At some point in the life of every business, either the owners of the business or other third parties are faced with the prospect of trying to provide a valuation estimate either for the entire business or a fractional interest therein.
Unfortunately, there is no universally agreed valuation formula that can produce an exact accepted value in all circumstances.
Instead, most courts and appraisers are guided by the Uniform Standards of Professional Appraisal Practice which recognize three approaches to valuation: The Income Approach, the Market Approach, and the Asset Approach.
The Income Approach looks at the amount of money a business takes in on a yearly or average basis and attempts to value this as a future income stream. Here a calculation would be made as to that amount of money which would need to be invested at a particular target investment return rate to generate the same income that the business is generating. This is the most frequently used method of valuation because all of the information needed to conduct the analysis can be found in standard company financial records and in reference to return rates readily available from third parties.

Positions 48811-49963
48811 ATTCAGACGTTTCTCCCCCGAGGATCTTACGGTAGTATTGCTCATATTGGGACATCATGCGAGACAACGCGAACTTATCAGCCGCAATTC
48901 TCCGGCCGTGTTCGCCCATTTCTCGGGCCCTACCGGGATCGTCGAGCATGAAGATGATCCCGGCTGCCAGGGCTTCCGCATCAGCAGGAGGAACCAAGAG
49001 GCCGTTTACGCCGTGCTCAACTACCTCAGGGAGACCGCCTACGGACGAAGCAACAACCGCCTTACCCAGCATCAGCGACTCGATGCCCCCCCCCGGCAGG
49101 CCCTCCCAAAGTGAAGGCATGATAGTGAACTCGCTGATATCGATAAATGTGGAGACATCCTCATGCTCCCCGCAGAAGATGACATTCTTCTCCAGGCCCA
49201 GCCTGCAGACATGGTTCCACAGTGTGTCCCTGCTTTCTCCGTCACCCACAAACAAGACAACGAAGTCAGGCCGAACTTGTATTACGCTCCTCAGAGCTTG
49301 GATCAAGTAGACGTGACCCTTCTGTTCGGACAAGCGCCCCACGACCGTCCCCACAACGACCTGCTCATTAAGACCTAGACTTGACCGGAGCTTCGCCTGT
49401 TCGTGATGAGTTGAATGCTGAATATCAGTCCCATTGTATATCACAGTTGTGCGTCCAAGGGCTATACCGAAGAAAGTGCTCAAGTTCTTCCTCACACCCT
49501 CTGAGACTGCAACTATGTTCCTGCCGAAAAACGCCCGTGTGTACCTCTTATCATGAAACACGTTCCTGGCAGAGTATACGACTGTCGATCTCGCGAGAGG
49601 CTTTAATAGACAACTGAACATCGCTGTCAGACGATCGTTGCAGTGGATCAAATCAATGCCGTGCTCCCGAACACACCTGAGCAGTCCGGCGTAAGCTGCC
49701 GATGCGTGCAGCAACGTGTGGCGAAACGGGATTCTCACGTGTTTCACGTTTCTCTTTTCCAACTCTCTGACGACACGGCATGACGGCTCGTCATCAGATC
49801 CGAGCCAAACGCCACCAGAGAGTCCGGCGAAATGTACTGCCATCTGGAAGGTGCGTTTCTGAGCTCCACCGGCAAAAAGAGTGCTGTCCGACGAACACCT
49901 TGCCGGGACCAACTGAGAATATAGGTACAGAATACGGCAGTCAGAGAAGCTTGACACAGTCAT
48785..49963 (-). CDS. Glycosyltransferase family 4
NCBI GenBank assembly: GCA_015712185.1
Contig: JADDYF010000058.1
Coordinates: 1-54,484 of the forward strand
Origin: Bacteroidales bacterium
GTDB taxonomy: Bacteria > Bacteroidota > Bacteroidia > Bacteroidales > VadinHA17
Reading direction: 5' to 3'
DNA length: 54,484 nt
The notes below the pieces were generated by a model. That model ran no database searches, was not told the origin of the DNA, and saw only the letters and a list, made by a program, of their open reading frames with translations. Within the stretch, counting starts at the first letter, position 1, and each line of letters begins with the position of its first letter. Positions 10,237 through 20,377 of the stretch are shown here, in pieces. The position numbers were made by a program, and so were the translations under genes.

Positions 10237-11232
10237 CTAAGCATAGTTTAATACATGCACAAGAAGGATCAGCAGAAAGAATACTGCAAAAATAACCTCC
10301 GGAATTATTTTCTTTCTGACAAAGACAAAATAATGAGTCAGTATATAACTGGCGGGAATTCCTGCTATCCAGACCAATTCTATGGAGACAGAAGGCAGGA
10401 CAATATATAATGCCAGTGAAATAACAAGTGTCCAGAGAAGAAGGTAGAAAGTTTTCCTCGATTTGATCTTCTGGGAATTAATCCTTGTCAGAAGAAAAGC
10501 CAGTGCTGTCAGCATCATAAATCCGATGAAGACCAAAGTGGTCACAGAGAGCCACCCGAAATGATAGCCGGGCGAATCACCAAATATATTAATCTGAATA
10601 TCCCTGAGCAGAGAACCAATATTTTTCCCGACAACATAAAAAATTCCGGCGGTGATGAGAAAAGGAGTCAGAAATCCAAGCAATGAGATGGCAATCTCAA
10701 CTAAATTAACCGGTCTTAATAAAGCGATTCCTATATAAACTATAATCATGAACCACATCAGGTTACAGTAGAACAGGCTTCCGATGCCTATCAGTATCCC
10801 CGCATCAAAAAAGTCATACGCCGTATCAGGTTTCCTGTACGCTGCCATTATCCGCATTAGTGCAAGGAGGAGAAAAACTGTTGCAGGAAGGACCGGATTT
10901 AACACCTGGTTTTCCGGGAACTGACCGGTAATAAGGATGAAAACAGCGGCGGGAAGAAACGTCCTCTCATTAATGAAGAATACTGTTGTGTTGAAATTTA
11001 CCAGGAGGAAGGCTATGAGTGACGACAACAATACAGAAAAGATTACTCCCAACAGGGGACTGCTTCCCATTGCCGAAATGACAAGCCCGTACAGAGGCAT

The Market approach focuses on the historic and comparison value of other similar businesses. In this approach, research is made into other sales of similar businesses with similar clientele to establish the most relevant comparables. While this approach should theoretically produce more accurate real-world valuations, there are often disagreements as to how similar other businesses and their clients actually are to the one being evaluated.
The third approach focuses on valuation of the Actual Assets of the business. This approach is also likened to establishing a liquidation valuation for a company. While some companies are really worth little more than their assets and inventories, other companies have substantial value in intangibles that can be hard to value.
A host of other issues can be utilized in a final valuation including marketability discounts for companies that are hard to sell; control discounts for less than a 51% ownership, and differences as to risk and quality premiums which can apply to certain types of businesses and circumstances.
In many situations, one or more of these approaches is examined by an expert business valuator who can research the details of a specific company and provide a written report with analysis that can be examined or opposed by other experts.
In the litigation context, these experts are often critical to a final result which if pushed to trial will ultimately be decided by a judge, jury, or private resolution mechanism such as arbitration.
These issues should further be discussed and analyzed by a civil litigation attorney with substantial experience in these areas.